John Walkenbach's Favorite Excel Tips and Tricks

John Walkenbach's Favorite Excel Tips and Tricks

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by John Walkenbach
     
 

  • This unique book offers valuable tips and tricks to maximize the capabilities of Excel, the indispensable and immensely popular spreadsheet application
  • An ideal resource for advancing beginners and intermediate-level users, this book offers shortcuts that are sure to speed up application development with Excel and take readers' skills to the next

Overview

  • This unique book offers valuable tips and tricks to maximize the capabilities of Excel, the indispensable and immensely popular spreadsheet application
  • An ideal resource for advancing beginners and intermediate-level users, this book offers shortcuts that are sure to speed up application development with Excel and take readers' skills to the next level
  • Some of the author's favorite tips and tricks include dealing with function arguments, creating "impossible" charts, tweaking Pivot Tables, copying print settings across sheets, taming "automatic" toolbars, and using a UserForm
  • Additional tips and tricks show how to create dynamic chart data, use Analysis Toolpak, sort on more than three columns, attach toolbars to worksheets, enter fake data for testing purposes, apply custom functions, and much more

Editorial Reviews

bn.com
The Barnes & Noble Review
Most Excel users suspect they could be a whole lot more efficient: they could solve their problems more easily, take on more complicated tasks, save more time through automation. But who’s got time to learn how? John Walkenbach has made it easy. He’s bundled his 200 favorite Excel tips and tricks into one surprisingly simple guide.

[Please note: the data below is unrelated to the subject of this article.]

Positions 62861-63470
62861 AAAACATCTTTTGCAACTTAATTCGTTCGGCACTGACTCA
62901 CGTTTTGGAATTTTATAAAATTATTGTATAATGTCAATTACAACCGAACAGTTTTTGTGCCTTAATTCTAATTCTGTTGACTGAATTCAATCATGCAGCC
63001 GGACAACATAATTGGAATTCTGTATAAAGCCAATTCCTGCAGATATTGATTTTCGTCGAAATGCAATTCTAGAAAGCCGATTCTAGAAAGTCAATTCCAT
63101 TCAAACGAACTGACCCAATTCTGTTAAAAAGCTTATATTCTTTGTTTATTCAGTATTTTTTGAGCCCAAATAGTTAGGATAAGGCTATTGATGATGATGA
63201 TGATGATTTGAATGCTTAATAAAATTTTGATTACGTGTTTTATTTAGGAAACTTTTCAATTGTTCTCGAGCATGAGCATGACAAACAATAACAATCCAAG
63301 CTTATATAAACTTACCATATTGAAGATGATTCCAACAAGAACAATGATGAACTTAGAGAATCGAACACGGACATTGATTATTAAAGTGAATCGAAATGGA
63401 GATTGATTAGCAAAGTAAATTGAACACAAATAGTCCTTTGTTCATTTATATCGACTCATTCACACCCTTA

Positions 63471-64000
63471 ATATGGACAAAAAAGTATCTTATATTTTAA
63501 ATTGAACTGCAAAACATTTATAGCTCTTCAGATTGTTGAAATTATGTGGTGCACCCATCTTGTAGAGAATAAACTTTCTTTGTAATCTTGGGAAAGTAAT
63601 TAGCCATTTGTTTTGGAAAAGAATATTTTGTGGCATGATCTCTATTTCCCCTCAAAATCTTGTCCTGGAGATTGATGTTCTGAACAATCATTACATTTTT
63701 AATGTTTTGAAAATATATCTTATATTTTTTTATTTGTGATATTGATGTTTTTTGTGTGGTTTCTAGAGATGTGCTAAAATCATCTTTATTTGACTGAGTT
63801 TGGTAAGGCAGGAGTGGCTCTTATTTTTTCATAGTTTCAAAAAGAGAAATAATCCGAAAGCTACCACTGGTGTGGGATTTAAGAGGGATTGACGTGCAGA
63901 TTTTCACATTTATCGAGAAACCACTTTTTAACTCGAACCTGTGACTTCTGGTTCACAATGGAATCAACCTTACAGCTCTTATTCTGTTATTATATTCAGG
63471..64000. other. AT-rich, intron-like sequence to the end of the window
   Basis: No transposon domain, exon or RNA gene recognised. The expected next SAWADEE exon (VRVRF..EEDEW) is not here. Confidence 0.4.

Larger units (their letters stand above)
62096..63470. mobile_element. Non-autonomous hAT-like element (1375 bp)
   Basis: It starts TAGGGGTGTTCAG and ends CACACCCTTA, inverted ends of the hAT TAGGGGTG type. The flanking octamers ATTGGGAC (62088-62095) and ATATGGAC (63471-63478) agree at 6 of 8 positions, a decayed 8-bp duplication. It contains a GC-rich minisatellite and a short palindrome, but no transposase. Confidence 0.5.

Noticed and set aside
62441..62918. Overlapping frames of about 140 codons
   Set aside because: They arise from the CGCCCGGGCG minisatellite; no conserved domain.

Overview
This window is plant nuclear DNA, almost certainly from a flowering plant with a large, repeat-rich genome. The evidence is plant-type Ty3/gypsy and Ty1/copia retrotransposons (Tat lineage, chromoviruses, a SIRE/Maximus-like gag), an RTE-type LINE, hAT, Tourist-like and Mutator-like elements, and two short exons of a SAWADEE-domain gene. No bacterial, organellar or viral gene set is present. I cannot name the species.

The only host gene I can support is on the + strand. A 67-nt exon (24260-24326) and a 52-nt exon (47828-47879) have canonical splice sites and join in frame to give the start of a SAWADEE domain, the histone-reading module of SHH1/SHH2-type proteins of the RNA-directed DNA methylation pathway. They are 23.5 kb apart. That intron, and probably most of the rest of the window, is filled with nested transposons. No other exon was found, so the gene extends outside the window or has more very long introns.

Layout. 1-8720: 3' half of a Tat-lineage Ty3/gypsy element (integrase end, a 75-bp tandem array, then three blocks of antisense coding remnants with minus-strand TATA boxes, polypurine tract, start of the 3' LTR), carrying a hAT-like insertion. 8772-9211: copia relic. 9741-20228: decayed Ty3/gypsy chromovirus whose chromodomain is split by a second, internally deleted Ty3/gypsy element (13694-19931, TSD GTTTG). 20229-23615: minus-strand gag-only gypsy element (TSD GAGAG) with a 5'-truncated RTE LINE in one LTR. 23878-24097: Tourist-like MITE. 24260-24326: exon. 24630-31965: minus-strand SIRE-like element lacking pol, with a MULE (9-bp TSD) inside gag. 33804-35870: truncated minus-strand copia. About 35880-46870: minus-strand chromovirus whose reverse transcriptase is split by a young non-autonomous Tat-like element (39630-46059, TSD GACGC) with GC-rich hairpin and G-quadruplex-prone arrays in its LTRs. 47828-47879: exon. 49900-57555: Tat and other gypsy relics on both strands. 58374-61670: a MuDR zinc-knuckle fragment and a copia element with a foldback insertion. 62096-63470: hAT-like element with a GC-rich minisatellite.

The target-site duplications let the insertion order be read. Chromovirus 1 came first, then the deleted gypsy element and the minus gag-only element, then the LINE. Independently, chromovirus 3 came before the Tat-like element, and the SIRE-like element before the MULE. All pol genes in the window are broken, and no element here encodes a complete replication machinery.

It’s all bite-size: You’ll never have to wade through oceans of dense prose. And you’ll find something useful on nearly every page: about data entry, formatting, formulas, functions, charts, data analysis, printing, customization, error correction, and much more.

Want to copy dozens of formulas exactly, without manually changing relative references to absolute? Generate a series of dates that automatically updates when you change the first date? Format individual characters within a cell? Create a drop-down list within a cell, without VBA? Print non-continuous ranges on a single page? Convert miles to kilometers? Keep formulas from displaying errors such as #REF or $DIV/0!? Walkenbach shows how. You’ll find solutions to more complicated problems here, too: for example, parsing lists of names into columns for first, middle, and last name.

Wouldn’t it be nice if you could create a chart that automatically expands whenever you add new data points -- say, for new months, quarters, or years? Walkenbach walks you through the process: both in Excel 2003, where it’s pretty easy, and in older versions where it’s a bit more challenging. (By the way, this book’s designed for Excel versions from 2000 to 2003, but most of it’ll apply to Excel 97, too.)

Walkenbach has earned the nickname Mr. Spreadsheet for a reason: Practically nobody knows more about using spreadsheets. See for yourself. Bill Camarda, from the September 2005 Read Only

Product Details

ISBN-13:
9780764598166
Publisher:
Wiley
Publication date:
07/08/2005
Pages:
552
Product dimensions:
7.50(w) x 9.25(h) x 1.12(d)

Related Subjects

Meet the Author

John Walkenbach is a leading authority on spreadsheet software, and principal of J-Walk and Associates Inc., an Arizona–based consulting firm that specializes in spreadsheet application development. John is the author of about 40 spreadsheet books, and has written more than 300 articles and reviews for a variety of publications, including PC World, InfoWorld, PC Magazine, Windows, and PC/Computing. He also maintains a popular Internet Web site (The Spreadsheet Page, www.j-walk.com/ss), and is the developer of the Power Utility Pak, an award-winning add-in for Microsoft Excel. John graduated from the University of Missouri, and earned a Masters and PhD from the University of Montana.

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John Walkenbach's Favorite Excel Tips and Tricks 2 out of 5 based on 0 ratings. 1 reviews.
Guest More than 1 year ago
Way too many blank pages. Book is 538 pages, it could be condensed to about 300. Was very disappointed as Excel 2000 Formulas was an excellent book. Was expecting a home run, got a strike out.